A play on words which have the same sound but different meanings; an expression in which two different applications of a word present an odd or ludicrous idea; a kind of quibble or equivocation.
To make puns, or a pun; to use a word in a double sense, especially when the contrast of ideas is ludicrous; to play upon words; to quibble.
the deliberate and humorous use of a word or phrase to suggest a difference in meaning or use, as the substitution of the slogan visualize whirled peas for visualize world peace. a play on words that are the same or similar in sound but different in meaning. Note: In def. 1, the difference in meaning of the pun may be visual or aural, or may depend on changes in syntax. In def. 2, the pun depends on a change in context.
a trope; a name given several varieties of plays on words.
a word play suggesting, with humorous intent, the different meanings of one word or the use of two or more words similar in sound but different in meaning
a witty remark comparing words with similar meanings or sounds.
the humorous use of words, playing on similarities in sound or differences in meaning.
9,10 The usually humorous use of a word in such a way as to suggest two or more of its meanings or the meaning of another word similar in sound; a play on words. (e.g., the substitution of the slogan visualize world peace with visualize whirled peas).
or equivoque: n. the humorous use of a word or phrase so as to suggest it is identical or similar in sound but different in meaning. "Thou art Peter (Petros) and upon this rock (petra) I will build my church" (Matthew XVI:18)
Elaborate word play using similar sounds or concepts.
Humorous use of a word in such a way as to suggest two or more of its meanings EXAMPLE: I have a hot dog
A play upon words based upon the multiple meanings of words. example - "Men have become the tools of their tools." Henry David Thoreau After buying a hot-buttered yam from a vendor, the narrator replied, "I yam what I yam." Ralph Ellison The Invisible Man
A humorous play on words that can have multiple meanings is a pun.
(clipped form of It. puntiglio 'fine point'; ÂùÃö»y): A figure of speech involving a play on two or more words which sound similar but have different meanings, or refer to different things; usually humorous, but sometimes with serious intent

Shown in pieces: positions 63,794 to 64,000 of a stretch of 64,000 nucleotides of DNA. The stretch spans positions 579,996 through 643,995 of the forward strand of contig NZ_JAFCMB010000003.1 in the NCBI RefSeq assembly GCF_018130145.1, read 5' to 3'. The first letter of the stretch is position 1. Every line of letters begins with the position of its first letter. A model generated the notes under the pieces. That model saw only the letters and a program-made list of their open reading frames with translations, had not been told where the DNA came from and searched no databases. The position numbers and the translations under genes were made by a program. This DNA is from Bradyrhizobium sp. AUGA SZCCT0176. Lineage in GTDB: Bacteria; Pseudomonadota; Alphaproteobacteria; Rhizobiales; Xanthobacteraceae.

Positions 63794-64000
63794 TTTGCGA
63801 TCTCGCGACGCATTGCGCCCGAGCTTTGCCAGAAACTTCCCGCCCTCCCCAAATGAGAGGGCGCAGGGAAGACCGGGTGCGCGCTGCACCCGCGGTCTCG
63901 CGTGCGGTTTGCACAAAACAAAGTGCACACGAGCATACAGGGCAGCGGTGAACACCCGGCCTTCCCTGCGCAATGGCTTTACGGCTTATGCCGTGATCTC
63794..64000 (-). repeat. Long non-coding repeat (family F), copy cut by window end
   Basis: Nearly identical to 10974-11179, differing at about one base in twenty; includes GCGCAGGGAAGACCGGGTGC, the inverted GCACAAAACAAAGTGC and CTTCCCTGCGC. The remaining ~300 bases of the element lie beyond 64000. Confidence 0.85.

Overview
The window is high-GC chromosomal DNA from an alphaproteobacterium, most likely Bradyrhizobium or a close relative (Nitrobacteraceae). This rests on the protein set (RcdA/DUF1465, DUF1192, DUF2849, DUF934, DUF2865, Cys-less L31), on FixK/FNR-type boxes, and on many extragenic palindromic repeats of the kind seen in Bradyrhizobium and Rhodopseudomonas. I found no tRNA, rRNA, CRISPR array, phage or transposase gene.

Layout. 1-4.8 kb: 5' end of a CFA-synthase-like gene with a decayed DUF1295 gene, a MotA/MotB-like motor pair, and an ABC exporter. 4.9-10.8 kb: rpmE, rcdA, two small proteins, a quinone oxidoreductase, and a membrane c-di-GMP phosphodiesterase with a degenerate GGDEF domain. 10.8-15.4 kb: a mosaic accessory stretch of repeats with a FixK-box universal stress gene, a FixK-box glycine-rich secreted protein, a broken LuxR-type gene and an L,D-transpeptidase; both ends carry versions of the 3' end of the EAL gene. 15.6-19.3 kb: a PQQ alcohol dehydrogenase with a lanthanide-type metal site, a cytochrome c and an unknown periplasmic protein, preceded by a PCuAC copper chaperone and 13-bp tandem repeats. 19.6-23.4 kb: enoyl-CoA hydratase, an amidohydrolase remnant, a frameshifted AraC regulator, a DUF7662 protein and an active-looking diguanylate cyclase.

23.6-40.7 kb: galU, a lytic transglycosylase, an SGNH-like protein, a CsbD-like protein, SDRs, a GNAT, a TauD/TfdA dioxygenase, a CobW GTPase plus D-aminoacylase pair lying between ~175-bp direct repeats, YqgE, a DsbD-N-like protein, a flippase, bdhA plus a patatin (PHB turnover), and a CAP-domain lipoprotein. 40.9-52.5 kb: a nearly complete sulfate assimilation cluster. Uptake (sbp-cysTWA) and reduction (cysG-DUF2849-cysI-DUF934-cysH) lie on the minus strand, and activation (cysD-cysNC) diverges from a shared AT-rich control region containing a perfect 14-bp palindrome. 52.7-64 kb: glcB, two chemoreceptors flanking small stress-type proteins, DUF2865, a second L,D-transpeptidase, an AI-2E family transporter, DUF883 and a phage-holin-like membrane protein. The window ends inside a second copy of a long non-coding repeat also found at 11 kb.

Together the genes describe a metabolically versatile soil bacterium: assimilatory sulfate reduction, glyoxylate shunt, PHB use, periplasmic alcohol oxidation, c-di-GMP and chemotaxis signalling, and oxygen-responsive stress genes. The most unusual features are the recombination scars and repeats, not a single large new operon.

A play on words different in meaning but the same in sound, often used to produce an amusing effect (used a lot by Shakespeare). For example: A cannon ball took off his legs, so he laid down his arms.
Usually, the humorous use of a word or phrase to suggest two or more meanings at the same time.
A play on words that relies on a word's having more than one meaning or sounding like another word.
The humorous use of words that sound alike or nearly alike but are different in meaning as in "Isn't this a punny book?"
A joke that comes from a play on words. It can make use of a word's multiple meanings or a word's rhyme.
A play on words that are either identical in sound (homonyms) or very similar in sound, but are sharply diverse in meaning. There are four types of puns: ANTANACLASIS, ASTEISMUS, PARONOMASIA, SYLLEPSIS
a double meaning or a play on words
A clever comical technique, that uses ambiguity (words with double meaning) to add humor. A pun is a word or phrase that can often have several meanings or interpretations. It makes a point more memorable because it is thoughtful and humorous.
is a play on words wherein a word is used to convey two meanings at the same time. Example: Mark Twain presents a black-and-white view on slavery in Huck Finn.
quatrain refrain repetition rhyme
a deliberate playing on two possible meanings of one word. e.g. arms (as in limbs on the body ) and arms (as in weapons) or meet (as in coming together with someone socially and meat (as in flesh) This device is usually used to create a comic effect. It is very popular with newspaper headline writers.
Playful device where similar sounding words with different meanings, or single words with multiple meanings are employed. Shakespeare frequently used puns for both comic and serious effect e.g. in Romeo and Juliet the dying Mercutio says: "Ask for me tomorrow, and you shall find me a grave man." William Empson identified puns as a form of ambiguity.
A play on words based upon the multiple meanings of words; such as, "You stink" which could mean 1. untalented or 2. bad odor
A pun (also known as paronomasia) is a figure of speech which consists of a deliberate confusion of similar words or phrases for rhetorical effect, whether humorous or serious. A pun can rely on the assumed equivalency of multiple similar words (homonymy), of different shades of meaning of one word (polysemy), or of a literal meaning with a metaphor. Bad puns are sometimes called "cheesy."